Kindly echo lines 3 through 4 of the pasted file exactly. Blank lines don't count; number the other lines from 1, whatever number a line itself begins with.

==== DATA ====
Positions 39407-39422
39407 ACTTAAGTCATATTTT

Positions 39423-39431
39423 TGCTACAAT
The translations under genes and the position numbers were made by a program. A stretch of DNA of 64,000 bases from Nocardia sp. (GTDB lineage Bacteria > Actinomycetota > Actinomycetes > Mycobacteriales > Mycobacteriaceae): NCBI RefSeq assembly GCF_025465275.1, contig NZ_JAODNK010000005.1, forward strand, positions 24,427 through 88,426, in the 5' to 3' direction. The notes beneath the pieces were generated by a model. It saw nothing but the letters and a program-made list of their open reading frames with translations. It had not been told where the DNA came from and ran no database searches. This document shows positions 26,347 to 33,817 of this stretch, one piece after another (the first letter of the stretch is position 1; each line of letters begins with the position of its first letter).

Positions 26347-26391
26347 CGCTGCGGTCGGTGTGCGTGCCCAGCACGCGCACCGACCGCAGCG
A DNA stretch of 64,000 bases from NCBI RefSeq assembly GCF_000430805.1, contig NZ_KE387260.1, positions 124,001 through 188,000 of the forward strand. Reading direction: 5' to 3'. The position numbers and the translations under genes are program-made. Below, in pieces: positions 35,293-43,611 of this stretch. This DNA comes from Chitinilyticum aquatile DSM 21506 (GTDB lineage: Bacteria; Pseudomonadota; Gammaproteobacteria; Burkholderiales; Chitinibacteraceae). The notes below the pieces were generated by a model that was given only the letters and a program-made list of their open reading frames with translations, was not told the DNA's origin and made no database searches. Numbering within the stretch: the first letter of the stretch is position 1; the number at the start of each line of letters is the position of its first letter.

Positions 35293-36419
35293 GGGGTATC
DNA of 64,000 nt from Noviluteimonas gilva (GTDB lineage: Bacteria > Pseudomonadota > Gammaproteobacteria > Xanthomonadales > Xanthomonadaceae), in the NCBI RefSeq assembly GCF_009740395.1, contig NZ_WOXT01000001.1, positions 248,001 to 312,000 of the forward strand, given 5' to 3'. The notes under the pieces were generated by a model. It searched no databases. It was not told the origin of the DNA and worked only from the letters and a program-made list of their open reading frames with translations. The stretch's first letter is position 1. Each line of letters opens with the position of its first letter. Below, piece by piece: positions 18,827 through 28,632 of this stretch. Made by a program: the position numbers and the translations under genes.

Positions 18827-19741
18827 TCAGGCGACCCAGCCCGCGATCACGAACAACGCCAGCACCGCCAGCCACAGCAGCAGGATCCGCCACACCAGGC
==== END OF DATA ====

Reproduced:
Positions 39423-39431
39423 TGCTACAAT